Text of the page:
05 July 2014

Is it time to exit Microsoft Office?

When I was over in China last March, I missed the big news that Microsoft would no longer support Office 2003 after 8 April 2014. As this version had been widely installed in most offices, and is still found in 28% of workplaces, the question is whether to migrate to newer versions or explore possible alternatives.

There is really only one reason to hang on to Office: Excel. There is a lot of development that has gone into add-ons that can really enhance its analysis capabilities, especially in the areas of:
  • Monte Carlo simulation (either with hefty price tags with Oracle's Crystal Ball, or free with SimulAr, but others exist as well),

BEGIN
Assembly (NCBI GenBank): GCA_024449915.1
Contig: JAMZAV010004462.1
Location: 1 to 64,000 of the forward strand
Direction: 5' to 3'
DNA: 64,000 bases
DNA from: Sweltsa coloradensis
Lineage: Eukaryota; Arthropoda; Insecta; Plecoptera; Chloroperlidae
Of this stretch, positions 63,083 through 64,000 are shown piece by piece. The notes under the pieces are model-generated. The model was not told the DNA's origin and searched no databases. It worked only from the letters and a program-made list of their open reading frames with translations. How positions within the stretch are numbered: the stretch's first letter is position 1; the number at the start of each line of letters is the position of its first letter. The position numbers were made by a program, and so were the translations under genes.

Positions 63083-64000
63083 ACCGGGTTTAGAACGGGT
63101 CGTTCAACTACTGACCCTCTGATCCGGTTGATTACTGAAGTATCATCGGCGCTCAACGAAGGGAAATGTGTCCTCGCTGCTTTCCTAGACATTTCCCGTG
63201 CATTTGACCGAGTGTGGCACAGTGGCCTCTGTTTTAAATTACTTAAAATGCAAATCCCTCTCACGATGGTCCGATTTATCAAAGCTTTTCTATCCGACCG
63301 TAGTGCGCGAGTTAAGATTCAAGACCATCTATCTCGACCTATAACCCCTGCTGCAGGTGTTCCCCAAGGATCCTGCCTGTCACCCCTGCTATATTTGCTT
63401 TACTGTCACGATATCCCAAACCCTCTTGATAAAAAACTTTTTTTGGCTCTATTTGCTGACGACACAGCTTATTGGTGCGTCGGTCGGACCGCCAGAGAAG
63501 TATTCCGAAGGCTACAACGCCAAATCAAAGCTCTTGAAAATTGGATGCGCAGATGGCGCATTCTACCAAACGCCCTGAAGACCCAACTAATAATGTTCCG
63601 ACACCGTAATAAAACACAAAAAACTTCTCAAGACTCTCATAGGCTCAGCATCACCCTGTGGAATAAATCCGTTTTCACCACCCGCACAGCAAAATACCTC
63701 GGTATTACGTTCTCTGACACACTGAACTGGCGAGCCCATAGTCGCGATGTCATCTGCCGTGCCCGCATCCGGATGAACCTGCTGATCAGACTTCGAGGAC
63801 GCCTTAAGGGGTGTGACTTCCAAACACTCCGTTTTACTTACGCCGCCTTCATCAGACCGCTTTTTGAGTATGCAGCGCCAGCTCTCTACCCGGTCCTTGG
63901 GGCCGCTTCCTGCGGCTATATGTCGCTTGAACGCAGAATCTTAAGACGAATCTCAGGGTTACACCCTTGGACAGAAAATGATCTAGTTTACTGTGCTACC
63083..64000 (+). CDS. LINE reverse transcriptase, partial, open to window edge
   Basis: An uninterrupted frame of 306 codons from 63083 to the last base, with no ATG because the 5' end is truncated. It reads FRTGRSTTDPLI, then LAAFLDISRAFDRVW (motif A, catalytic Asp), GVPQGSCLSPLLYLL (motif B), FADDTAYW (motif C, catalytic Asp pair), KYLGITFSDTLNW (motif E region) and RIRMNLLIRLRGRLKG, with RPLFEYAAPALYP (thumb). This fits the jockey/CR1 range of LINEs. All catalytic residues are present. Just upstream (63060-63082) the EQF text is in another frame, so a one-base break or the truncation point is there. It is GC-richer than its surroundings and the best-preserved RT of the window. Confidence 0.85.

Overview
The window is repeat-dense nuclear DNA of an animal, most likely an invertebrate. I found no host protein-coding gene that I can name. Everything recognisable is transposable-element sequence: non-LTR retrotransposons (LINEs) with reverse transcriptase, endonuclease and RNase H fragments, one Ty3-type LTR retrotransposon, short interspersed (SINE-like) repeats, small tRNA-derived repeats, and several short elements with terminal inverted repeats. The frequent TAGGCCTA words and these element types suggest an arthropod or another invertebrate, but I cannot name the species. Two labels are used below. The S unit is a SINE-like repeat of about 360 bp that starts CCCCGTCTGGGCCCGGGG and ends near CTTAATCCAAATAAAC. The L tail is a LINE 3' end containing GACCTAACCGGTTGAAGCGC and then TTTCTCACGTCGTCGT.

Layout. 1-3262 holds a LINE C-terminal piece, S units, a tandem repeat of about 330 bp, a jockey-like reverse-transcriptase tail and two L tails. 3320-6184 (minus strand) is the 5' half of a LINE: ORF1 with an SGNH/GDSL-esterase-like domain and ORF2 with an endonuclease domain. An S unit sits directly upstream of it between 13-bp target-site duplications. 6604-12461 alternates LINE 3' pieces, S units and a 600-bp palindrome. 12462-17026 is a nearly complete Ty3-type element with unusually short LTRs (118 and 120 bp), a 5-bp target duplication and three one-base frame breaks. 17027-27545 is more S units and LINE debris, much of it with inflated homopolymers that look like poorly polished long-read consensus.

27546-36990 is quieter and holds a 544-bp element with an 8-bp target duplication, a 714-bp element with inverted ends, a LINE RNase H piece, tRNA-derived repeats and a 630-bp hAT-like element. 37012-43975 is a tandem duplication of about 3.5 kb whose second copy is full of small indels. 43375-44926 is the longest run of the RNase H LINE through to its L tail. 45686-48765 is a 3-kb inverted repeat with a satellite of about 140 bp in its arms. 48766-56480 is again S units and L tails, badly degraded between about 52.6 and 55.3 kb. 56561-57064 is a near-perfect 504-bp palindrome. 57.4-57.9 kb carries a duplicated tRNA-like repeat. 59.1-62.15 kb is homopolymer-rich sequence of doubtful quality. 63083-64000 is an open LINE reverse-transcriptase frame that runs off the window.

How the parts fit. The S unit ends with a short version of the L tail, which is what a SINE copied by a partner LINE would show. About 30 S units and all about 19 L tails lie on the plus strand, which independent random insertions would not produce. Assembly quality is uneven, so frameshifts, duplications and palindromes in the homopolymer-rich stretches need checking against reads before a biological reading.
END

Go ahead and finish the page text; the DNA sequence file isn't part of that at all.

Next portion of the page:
• heavy-duty mathematical analysis with R through RExcel, and
  • visual presentation (such as through Fabrice Rimlinger's Sparklines for Excel).
If your work requires ease of use through integration of applications such as these, then you will need to upgrade. However, most users do not require the power of extensions such as these. In that case, there are quite reasonable (as in free) stable alternatives that work quite well that can import and export from Office formats.

Check out Apache OpenOffice and LibreOffice. While functionally the same,the latter currently has a slight edge with respect to import/export filters and a wider selection of extensions to enhance its capabilities, as well as a development roadmap that is slightly ahead of Apache's. They are both worth exploring, and many large organizations have already undertaken migration in that direction. There are also ways to use the analytical tools I have mentioned above as separate steps in the workflow (as opposed to full integration), but I have not been able to find a suitable sparkline alternative for this platform.

Try it. I'm sure you will be pleasantly surprised.

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